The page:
Three-dimensional microspheres have been used extensively in several biomaterials fields, in applications such as tissue-regeneration scaffolds and drug delivery systems. To apply these biomaterials as novel cell therapeutic agents, we have devised a novel method for the fabrication of nanostructured 3D scaffolds consisting of heparin/poly(l-lysine) nanoparticles on the surface of polymeric microspheres, attached via a layer-by-layer (LbL) system. The initial step of this strategy involves the creation of heparin/poly(l-lysine) nanoparticles, which were simply produced as polyion complex micelles (PICM) with diameters of 200-500 nm. In the second step, the heparin/poly(l-lysine) nanoparticles were coated onto positively charged poly(lactic-co-glycolic acid) (PLGA) pretreated with polyethyleneimine (PEI). The production of the heparin/poly(l-lysine) nanoparticles and their subsequent coating onto PLGA microspheres represents a novel method for the functionalization of the polymeric matrix, which requires the cellular active surfaces of nanoscaled heparinized surfaces as 3D scaffolds, thus creating a better microenvironment of cell adhesion and growth for use in cell therapy applications.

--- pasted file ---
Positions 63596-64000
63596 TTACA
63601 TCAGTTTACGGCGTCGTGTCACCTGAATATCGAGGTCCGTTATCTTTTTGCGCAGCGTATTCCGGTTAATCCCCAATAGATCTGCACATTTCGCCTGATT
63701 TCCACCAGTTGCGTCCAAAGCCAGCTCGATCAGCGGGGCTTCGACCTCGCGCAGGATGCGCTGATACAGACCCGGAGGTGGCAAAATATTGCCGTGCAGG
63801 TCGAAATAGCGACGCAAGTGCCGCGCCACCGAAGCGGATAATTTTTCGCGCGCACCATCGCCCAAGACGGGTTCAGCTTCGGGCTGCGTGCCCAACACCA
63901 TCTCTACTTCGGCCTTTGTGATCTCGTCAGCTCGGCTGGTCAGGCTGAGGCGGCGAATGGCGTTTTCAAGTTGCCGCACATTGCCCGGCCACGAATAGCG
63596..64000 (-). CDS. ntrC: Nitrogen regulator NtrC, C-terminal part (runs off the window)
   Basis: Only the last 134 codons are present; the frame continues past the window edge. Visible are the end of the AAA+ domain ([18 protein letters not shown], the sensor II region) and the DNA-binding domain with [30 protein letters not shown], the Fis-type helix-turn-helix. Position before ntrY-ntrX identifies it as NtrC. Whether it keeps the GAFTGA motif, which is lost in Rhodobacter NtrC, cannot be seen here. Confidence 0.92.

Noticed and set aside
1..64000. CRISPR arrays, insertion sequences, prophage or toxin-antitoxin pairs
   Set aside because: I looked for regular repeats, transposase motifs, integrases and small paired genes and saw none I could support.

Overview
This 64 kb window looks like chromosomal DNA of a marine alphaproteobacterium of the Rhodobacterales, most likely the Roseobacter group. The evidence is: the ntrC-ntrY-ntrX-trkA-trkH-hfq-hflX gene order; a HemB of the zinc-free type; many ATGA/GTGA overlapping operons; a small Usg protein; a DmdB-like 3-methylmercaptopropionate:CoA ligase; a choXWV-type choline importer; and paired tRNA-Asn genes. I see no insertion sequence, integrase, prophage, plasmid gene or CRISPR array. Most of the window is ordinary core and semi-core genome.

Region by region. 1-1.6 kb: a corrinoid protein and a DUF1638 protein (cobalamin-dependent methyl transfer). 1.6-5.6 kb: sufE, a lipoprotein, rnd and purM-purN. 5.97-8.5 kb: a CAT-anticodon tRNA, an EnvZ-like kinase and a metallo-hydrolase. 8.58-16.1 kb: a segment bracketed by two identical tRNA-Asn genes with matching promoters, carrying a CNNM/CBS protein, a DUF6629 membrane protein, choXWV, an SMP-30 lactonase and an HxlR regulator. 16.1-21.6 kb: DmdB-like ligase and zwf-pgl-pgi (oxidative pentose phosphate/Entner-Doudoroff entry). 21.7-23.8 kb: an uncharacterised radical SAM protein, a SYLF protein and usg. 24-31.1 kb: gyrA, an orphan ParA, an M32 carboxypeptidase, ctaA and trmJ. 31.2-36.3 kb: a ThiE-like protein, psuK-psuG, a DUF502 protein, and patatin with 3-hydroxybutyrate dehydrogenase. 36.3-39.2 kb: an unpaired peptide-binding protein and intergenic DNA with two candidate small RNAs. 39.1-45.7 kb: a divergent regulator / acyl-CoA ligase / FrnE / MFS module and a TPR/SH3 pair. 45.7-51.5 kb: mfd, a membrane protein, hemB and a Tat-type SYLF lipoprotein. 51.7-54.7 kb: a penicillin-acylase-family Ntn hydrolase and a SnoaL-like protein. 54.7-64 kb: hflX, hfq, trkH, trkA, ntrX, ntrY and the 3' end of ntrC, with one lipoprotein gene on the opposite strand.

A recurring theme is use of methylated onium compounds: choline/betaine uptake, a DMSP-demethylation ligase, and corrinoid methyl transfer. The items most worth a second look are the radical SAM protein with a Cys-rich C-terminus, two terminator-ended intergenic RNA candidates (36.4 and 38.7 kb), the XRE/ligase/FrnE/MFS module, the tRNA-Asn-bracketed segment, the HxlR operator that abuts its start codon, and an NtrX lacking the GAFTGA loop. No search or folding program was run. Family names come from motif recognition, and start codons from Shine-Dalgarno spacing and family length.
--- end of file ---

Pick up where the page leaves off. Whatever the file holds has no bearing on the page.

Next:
|Number of pages||2|
|Journal||Journal of the American Chemical Society|
|State||Published - 9 May 2007|